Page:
Earliest Presence of Humans in Northeast Asia


Summary of article appearing in Nature, Volume 413, 27 September 2001, page 413-417.

Article by R.X. Zhu, K.A. Hoffman, R. Potts, C.L. Dong, Y.X. Pan, B. Guo, C.D. Shi, Z.T. Guo, B.Y. Yuan, Y.M.Hou, W.W. Huang

New paleomagnetic dates show that stone artifacts from northern China date to 1.36 million years ago. The tools from the site dated here, Xiaochangliang, in the Nihewan Basin, were found over two decades ago, but were not dated precisely. The artifacts are the oldest examples of recognizable tool classes in East Asia. The tool forms include side scrapers, notches, end scrapers, burins and disc cores. However, most of the pieces in this assemblage are unmodified flakes, flake fragments and cores.


It is more difficult to date Asian sites than African sites because Asian sites typically lack volcanic materials that can be dated isotopically. The fossil mammals at the site lived for long periods of time and cannot be used to pin down the site’s exact age. This study examined two sections in the Nihewan Basin for paleomagnetic signals.


Paleomagnetic studies are based on shifts in the polarity of Earth’s magnetic field between periods of normal polarity, when magnetic north points to the north, and periods of reverse polarity, when magnetic north is to the south. The timing of the shifts and the approximate duration of the periods of normal and reverse are precisely known from other sites. The sediments collected at Xiaochangliang were measured to determine their magnetic polarity. The series of polarity shifts in the layers was then compared with the known paleomagnetic record to determine which paleomagnetic time periods were represented. Knowing that artifacts occur in a reverse period, the authors used the average sedimentation rate to calculate the age of the artifact layer to be 1.36 million years old.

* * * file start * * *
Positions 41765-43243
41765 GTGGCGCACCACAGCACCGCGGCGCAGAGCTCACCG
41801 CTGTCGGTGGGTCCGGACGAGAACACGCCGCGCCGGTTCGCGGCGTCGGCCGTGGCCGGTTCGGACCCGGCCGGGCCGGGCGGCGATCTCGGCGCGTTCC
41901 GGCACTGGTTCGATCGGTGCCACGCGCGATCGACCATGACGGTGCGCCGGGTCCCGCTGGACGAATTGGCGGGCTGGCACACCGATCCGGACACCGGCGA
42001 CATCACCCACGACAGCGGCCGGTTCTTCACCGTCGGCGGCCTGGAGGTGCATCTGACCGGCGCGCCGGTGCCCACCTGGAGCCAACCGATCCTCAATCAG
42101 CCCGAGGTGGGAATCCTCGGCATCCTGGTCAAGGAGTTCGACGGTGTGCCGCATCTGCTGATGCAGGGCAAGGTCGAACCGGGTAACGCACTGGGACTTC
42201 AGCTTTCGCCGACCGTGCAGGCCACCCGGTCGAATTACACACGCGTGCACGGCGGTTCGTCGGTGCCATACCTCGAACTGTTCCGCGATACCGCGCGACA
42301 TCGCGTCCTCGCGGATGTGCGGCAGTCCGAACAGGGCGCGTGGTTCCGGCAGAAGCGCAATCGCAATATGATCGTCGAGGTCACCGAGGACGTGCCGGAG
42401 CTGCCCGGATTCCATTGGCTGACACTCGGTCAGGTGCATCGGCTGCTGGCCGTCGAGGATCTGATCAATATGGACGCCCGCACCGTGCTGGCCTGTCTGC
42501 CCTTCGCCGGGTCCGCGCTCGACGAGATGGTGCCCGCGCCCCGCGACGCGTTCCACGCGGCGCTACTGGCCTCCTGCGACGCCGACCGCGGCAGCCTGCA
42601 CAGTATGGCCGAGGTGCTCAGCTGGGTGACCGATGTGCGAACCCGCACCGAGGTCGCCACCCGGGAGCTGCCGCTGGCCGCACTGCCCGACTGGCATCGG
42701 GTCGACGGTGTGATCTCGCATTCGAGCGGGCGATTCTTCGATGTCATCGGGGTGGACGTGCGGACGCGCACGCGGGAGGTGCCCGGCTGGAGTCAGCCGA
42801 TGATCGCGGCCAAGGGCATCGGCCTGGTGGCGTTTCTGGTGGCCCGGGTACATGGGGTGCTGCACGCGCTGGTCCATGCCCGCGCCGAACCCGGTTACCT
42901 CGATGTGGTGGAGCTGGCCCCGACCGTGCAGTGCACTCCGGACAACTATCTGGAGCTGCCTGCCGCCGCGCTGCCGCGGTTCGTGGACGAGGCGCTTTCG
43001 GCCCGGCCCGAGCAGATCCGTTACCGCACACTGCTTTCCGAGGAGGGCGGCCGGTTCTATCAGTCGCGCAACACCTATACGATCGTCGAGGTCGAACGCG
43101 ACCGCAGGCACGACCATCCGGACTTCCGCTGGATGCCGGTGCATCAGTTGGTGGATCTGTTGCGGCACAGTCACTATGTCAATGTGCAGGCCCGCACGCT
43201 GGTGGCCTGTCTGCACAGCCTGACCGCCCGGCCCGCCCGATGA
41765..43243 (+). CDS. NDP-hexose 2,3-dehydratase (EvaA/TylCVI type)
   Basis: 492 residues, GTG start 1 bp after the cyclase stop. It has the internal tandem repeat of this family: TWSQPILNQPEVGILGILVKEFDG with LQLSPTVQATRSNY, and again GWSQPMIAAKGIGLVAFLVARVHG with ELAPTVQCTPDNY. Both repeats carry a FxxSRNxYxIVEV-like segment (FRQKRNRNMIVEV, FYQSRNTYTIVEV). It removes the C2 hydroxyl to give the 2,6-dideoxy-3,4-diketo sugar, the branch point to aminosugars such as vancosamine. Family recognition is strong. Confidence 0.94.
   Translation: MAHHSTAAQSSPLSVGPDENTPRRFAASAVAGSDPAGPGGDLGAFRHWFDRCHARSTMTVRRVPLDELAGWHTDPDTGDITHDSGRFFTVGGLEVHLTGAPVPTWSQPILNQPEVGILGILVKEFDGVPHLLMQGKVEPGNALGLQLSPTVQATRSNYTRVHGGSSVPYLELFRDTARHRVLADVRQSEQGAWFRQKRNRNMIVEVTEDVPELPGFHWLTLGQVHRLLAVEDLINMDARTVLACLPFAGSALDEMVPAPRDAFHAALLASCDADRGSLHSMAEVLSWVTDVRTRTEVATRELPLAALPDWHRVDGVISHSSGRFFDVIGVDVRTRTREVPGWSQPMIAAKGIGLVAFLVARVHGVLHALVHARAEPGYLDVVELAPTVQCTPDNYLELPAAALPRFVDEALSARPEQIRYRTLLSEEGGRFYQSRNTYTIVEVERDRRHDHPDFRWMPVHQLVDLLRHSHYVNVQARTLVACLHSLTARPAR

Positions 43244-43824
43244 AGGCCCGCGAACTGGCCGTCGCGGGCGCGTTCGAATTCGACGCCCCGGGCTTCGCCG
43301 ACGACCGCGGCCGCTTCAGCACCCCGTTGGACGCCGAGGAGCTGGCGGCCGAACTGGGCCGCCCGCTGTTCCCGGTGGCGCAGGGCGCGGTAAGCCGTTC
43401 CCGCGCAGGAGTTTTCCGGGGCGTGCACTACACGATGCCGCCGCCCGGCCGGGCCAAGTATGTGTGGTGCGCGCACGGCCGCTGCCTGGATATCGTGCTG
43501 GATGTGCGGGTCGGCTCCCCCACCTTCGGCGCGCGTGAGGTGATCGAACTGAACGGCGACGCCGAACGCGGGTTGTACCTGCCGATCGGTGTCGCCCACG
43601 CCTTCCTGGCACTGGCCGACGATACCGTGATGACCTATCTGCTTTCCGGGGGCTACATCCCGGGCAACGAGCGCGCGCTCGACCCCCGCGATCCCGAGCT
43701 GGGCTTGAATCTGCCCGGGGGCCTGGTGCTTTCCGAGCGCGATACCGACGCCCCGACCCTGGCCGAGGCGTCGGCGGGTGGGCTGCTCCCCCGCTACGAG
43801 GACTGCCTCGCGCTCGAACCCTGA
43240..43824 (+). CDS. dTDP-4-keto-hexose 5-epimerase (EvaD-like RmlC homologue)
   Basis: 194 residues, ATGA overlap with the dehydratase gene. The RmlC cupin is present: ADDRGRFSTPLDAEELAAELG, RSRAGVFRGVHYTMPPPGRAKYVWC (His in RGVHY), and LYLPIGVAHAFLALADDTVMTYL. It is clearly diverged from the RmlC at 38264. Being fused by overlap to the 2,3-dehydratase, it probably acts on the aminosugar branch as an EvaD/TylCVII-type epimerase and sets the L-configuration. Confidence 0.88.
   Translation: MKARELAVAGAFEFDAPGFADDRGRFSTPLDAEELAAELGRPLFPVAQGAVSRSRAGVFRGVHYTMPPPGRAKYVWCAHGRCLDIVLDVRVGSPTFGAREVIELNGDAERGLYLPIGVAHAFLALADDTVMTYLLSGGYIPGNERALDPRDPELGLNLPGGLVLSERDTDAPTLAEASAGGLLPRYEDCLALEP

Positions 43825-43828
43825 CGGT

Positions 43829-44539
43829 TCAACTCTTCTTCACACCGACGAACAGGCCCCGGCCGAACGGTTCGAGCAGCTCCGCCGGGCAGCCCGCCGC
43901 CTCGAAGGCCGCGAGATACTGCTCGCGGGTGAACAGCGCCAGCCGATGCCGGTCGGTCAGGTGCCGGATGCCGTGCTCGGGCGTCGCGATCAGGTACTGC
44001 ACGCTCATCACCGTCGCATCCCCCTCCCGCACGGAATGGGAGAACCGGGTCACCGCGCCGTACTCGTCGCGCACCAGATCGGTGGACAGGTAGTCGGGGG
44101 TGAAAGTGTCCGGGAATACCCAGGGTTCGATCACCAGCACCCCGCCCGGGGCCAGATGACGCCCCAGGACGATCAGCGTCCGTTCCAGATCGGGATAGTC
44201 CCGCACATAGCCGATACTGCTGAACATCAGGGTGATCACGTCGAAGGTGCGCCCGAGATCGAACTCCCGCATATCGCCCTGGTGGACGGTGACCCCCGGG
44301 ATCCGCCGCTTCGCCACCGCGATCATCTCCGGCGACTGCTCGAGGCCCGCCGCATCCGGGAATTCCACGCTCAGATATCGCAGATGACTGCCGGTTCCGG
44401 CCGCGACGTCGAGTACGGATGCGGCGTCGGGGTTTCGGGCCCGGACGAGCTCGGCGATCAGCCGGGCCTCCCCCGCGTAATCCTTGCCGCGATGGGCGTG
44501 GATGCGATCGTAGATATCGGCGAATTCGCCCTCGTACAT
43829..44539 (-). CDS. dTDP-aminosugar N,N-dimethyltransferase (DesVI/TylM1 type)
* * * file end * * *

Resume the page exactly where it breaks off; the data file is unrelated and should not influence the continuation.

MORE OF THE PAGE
These tools and the dates associated with them are important because they provide evidence for the timing of occupation of eastern Asia and for the colonization of a relatively high-latitude (40 N) part of the region. These dates imply that by 1.36 million years ago, humans had the ability to travel long distances to reach Asia and that they did so with a relatively simple set of tools. These dates also show that by 1.36 Ma, early humans were able to adapt to the climate of northern China at a time when there were intermittent periods of drought.